542-488 million years ago


Not only can individual genes be duplicated, an organism can duplicate its entire genome. Although polyploid animal embryos do not survive as often as polyploid plant embryos, this type of genetic accident has been involved in the evolution of new species of animals and seems to have occurred early in the history of important groups of animals (such as teleost fish). Genetic analysis suggests that a genome duplication event occurred in primitive chordates prior to the evolution of the first fish. It is quite likely that the novel functions acquired by the duplicated genes were important in the evolution of fish.

One of the most significant conclusions from the analysis of genomes is the great role played by gene duplications to create gene families (Danielson, 1999). A large percentage of modern genomes appear to be homologous derivatives of ancestral genes which have resulted from multiple duplications and subsequent modification. This process continues today and individuals can vary in their possession of duplicates of individual genes (such as the globins and opsins). These duplications offer an evolutionary opportunity for genes to aquire new functions. For example, duplications of ancestral invertebrate immune cascades resulted in the vertebrate lectin and coagulation cascades and duplications of Hox clusters preceded greater specialization of the vertebrate head and limbs. Natural selection may be accelerated in these duplicates. The evolution of coding sequences in duplicated teleost Hox genes occurred at an increased rate compared to unduplicated sequences, seemingly through directional selection (Prohaska, 2004).
Duplications of the same ancestral genes can occur separately in different lineages. Although both tunicates and vertebrates both have duplicate gonadotropin releasing hormone receptors, they have arisen from independent duplications (Kusakabe, 2002). A number of genes have been duplicated in Amphioxus since its separation from other chordate lineages. These genes include a 14th gene in the Hox cluster, a duplicate Evx (whose function has diverged from the standard function of Evx), and a duplicate Emx gene (Minguillon, 2002).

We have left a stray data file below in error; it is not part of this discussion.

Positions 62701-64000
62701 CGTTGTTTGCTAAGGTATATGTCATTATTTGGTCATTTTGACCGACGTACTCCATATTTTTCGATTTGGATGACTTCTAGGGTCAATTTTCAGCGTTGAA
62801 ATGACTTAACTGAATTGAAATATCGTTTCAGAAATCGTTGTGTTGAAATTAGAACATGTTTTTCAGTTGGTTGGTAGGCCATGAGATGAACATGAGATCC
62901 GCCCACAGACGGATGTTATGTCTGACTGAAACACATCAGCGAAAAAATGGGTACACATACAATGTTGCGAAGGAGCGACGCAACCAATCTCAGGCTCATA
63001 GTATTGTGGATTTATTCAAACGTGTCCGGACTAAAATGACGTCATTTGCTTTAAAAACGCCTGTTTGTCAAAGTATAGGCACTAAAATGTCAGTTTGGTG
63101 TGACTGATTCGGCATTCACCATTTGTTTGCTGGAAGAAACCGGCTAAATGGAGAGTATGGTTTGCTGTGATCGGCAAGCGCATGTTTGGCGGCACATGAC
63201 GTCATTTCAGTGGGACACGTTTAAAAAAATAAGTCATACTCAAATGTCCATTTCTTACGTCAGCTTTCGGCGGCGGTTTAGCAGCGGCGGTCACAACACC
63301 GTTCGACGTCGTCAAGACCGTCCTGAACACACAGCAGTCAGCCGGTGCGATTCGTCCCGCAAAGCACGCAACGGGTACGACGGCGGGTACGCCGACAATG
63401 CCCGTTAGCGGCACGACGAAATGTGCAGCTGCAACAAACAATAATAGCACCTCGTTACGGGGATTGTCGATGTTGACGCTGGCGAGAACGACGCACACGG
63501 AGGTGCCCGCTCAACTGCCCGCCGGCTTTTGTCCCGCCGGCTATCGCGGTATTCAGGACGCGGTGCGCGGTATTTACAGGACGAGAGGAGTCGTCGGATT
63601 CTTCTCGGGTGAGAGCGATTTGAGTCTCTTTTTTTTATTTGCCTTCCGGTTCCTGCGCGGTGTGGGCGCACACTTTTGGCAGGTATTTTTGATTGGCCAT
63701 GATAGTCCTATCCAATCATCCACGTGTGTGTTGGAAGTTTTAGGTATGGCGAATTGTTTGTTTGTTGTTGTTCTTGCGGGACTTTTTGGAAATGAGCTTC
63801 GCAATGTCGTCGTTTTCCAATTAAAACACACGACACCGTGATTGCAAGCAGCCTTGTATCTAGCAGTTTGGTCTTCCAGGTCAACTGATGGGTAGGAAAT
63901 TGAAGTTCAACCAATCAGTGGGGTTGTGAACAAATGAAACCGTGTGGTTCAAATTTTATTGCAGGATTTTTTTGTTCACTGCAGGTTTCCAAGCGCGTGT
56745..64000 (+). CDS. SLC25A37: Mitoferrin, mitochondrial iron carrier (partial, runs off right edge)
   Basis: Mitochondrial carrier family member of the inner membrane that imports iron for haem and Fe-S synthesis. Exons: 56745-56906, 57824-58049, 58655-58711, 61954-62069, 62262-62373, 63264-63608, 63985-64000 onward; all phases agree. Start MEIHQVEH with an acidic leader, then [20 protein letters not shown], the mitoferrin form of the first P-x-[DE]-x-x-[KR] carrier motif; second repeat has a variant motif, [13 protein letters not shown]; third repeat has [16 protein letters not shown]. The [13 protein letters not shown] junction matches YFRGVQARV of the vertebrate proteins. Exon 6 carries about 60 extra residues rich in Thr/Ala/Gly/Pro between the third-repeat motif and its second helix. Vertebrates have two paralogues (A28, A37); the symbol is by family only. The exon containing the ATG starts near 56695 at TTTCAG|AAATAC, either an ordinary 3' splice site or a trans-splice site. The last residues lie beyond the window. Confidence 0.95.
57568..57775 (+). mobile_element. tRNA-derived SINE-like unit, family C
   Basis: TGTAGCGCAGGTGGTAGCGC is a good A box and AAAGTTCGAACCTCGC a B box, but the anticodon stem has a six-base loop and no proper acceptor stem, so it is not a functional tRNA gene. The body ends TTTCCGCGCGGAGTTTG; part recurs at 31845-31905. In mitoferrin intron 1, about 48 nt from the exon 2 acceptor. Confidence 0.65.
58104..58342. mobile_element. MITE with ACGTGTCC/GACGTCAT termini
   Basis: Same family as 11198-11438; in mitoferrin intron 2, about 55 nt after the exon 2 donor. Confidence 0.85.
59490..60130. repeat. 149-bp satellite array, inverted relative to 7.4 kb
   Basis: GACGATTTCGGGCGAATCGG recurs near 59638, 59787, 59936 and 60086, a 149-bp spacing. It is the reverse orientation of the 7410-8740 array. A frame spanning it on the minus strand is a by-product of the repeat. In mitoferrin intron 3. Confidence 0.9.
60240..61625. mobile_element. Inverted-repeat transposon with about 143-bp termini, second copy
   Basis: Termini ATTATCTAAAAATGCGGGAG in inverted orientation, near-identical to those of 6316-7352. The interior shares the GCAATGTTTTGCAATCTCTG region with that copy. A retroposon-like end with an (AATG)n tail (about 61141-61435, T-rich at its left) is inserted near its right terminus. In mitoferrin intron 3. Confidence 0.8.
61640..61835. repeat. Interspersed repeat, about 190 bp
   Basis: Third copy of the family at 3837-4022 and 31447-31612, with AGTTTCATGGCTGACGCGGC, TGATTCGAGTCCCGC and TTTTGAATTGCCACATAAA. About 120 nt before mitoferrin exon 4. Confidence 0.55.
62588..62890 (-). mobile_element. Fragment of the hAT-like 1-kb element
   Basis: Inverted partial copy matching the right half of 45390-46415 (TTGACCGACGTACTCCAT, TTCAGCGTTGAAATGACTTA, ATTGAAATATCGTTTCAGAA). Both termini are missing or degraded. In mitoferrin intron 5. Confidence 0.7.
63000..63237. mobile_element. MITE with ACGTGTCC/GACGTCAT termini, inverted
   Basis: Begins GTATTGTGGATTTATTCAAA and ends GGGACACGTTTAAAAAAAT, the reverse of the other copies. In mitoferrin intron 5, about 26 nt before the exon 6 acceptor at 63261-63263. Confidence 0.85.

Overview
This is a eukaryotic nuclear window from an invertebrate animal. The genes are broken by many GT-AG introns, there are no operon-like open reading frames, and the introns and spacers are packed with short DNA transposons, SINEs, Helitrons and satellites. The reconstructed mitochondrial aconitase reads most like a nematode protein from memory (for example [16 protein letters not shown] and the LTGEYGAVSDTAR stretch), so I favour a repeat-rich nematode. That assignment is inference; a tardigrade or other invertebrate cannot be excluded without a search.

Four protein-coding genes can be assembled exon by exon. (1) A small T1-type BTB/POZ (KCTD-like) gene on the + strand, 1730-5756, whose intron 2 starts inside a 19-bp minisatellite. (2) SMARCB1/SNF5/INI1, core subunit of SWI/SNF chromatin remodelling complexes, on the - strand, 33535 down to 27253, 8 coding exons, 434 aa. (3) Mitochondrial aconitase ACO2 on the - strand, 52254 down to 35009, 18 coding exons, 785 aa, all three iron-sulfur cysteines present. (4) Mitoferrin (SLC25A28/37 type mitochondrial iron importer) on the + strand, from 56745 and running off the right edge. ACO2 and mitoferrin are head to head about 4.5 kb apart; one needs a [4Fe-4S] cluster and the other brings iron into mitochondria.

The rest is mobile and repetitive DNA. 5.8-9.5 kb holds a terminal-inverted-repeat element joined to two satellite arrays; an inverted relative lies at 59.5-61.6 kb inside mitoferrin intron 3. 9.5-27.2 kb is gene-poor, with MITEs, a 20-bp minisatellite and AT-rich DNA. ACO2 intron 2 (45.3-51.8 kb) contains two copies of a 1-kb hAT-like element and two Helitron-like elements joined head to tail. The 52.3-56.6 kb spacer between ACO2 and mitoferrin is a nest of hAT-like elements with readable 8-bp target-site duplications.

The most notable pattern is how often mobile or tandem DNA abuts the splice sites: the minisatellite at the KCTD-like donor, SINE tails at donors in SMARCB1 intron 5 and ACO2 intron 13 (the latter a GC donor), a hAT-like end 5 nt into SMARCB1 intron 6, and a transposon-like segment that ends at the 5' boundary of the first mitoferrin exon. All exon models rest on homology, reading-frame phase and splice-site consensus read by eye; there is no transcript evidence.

Not only do many genes seem to be present in multiple copies resulting from duplications, entire chromosome segments seem to be duplicated. For example, human chromosomes 7p15-12, 17.q11-22, 12q12-13, and 2q31-34 not only contain homologous Hox clusters, but also EGFR homologs. Human chromosomes 6p21, 9q33-34, 1q22-31, and 19p13 possess homologs of nuclear receptors, vav-like oncogenes, notch-like receptors, pbx genes, tenascin homologs, complement proteins, abl-like kinases, TNF homologs, and MHC I related clusters (Spring, 1997).
Although it is possible that entire regions of chromosomes be duplicated, this can also result from polyploid events which duplicate the entire genome. A great deal of evidence suggests that two such genome duplications occurred before the evolution of the jawed vertebrates from primitive chordate ancestors. Tunicates have 6% DNA content as mammals (Lundin, 1993). The genome of tunicates, about 160 million base pairs, is about 20 times smaller than that of humans. The predicted 15,000-16,000 genes is a number similar to that found in other nonvertebrates (such as fruit flies, 14,000, and nematodes, 19,000). The tunicate genome is intermediate in many ways between invertebrates and vertebrates (Dehal, 2002). . A few hundred tunicate genes are more similar to those of protostomes than to those of vertebrates. Tunicates have 6 FGF genes (compared to 1-2 in protostomes and 22 in mammals), 5 Smad genes (which include TGF-ß and bone morphogenetic proteins; 8 genes of this family are known in mammals), and 10 T-box genes (mammals have 18) (Dehal, 2002).
From the analysis of Hox sequences in hagfish, it appears that at least one of the genome duplications early in vertebrate evolution occurred before craniates evolved and it seems that additional duplications occurred in hagfish after this. (Stadler, 2004; Hahn, 1998; Escriva, 2002; Hoyle, 1998).